This week in Clipboard Health’s Nursing News round-up …
COVID-19 May Spread in Nursing Homes Due to Shared Staff
A group of researchers from UCLA and Yale University examined nursing home employees, particularly certified nursing assistants, who work at multiple facilities.
Many nursing assistants work in long-term care work at more than one facility in order to get the hours and pay they need to pay rent and bills, and many facilities hire and share health care workers with other facilities due to staffing shortages.
Despite many weeks and months with a ban on visitors at these facilities, there was still a steady spread of COVID-19, and the researchers wanted to look at potential reasons why. The researchers found that COVID-19 infections were higher in nursing homes that had many shared workers, and the more shared workers there were, the more infections there were.
Grocery Store Workers at High Risk for COVID-19, Most Asymptomatic
A new analysis published in Occupational and Environmental Medicine found that grocery store workers are at a high risk of getting COVID-19 with 20% of the workers tested coming back positive. Of those who tested positive, three out of four were asymptomatic.
Those who work directly with customers were five times more likely to get COVID-19 than those who don’t work directly with shoppers.
Patients Test Positive for Simultaneous COVID-19 and Flu
As the cold weather season begins in the United States, so does the flu season, and reports have started coming in that some patients are testing positive for both COVID-19 and the flu at the same time. Both California and Tennessee report patients who have received the dual diagnosis.
The diagnoses highlight the need for people to get flu shots and to continue preventative measures, like the use of masks and social distancing, to help lessen the impact of both viruses.
Pandemic Isolation Takes Heavy Toll on Nursing Homes
COIVD-19 has killed more than 87,000 residents and health care workers in United States nursing homes since the pandemic began. As the pandemic continues and nursing homes attempt to curb infections and deaths from the virus, nursing home residents are showing severe effects from the mental and physical toll of isolation.
COVID-19 Could Cause Cognitive Deficits
A new study currently being peer-reviewed analyzed 84,000 patients with confirmed or suspected COVID-19 and found that, even after recovery and symptom resolution, many reported long-lasting cognitive deficits. It affected both patients who were hospitalized and those who had mild cases.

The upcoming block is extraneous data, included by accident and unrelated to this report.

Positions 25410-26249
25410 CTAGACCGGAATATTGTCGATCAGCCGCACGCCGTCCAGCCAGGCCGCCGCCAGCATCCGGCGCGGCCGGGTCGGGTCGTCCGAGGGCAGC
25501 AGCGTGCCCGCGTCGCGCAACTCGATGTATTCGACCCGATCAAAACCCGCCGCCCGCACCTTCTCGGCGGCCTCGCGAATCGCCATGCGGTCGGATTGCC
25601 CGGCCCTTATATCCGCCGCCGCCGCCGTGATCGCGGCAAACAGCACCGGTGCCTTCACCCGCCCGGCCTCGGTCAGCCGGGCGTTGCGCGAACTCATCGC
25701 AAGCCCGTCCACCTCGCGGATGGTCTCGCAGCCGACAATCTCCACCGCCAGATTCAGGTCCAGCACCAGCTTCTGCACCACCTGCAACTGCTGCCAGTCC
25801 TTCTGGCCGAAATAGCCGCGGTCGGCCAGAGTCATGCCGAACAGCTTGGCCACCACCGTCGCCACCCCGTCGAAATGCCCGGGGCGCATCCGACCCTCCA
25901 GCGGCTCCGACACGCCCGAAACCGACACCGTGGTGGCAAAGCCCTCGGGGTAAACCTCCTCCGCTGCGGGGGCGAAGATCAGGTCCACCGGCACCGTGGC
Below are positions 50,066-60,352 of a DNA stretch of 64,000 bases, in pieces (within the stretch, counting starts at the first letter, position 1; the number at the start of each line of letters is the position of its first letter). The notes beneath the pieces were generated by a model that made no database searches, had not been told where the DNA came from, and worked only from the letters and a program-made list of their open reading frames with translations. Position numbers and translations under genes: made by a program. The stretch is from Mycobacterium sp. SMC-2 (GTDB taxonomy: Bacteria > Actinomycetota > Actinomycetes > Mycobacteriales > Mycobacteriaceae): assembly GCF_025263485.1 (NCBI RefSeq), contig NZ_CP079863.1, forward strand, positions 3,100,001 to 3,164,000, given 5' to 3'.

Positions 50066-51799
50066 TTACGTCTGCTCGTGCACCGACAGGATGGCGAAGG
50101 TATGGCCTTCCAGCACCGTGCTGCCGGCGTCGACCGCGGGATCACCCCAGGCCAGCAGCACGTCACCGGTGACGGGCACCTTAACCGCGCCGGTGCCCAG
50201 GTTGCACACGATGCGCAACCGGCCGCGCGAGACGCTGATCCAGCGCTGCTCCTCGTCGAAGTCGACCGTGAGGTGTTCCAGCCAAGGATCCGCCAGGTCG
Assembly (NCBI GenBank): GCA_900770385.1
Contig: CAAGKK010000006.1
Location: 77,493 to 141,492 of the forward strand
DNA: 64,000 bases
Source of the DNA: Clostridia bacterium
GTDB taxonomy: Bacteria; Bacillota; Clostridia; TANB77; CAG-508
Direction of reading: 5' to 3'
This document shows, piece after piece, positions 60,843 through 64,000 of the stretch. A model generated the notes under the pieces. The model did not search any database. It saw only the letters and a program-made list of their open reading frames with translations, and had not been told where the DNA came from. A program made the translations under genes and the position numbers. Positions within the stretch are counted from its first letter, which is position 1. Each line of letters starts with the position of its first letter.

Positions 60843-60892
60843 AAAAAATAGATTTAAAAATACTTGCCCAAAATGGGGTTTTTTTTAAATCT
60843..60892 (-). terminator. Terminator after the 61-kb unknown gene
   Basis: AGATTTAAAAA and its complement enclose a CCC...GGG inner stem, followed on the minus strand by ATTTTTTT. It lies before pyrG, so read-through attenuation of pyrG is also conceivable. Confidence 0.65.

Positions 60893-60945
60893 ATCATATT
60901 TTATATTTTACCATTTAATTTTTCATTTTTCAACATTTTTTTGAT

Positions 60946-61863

Medical Studies Roundup
Here’s a brief roundup of recent medical studies and their findings for you to stay up to date with the ever-evolving field of medical research.
- A small-scale study that looked at 100 COVID-19 patients who weren’t hospitalized found that those patients still had some immunity even after six months. The patients studied were either asymptomatic or had a mild case of the infection.
- Researchers estimate that the drinking water of 18-80 million people in the United States is contaminated by PFOA and PFOS chemicals. Although the effect these chemicals have on human health is not entirely understood, there is some data to indicate they increase the risk of kidney and testicular cancers and can affect cholesterol levels, the thyroid, and the immune system.
- The pandemic and resulting isolation measures have had multiple impacts on people’s lifestyles, including increasing unhealthy changes, like a decrease in physical activity and increase in anxiety and weight. On the other hand, people reported that they had improved their eating habits and healthier diets.
- A new survey shows that half of Chinese Americans report experiencing pandemic-related racial discrimination.
Race for the Vaccine: Coronavirus Vaccine Updates
Here are the most recent updates from the past week on COVID-19 vaccine development.
Dr. Anthony Fauci estimates that, as long as vaccine trial results are positive, the United States might see the COVID-19 vaccine shipped out to high-risk populations as early as late December or early January.
BioNTech announced that it expects results from its Phase III trials soon. The company anticipates that it can file its vaccine candidate for approval in the United States as early as mid-November.
CureVac, a German biotech company, reported that its COVID-19 vaccine candidate triggered an immune response in humans during its Phase I testing.
The British health regulator (Medicines and Healthcare Products Regulatory Agency) has begun its rolling review of the AstraZeneca vaccine to accelerate the review and approval process.
Johnson & Johnson shares its plans to soon begin testing its COVID-19 vaccine with young people between the ages of 12 to 18 years old.
Novavax Inc shares its plans to target specific diversity groups as it prepares to launch a Phase III trial in the U.S. Specifically, the company aims to include at least 15% Blacks, 10% to 20% Latinos, and 1% to 2% Native Americans in the trial. The company is already conducting a Phase III trial in Britain.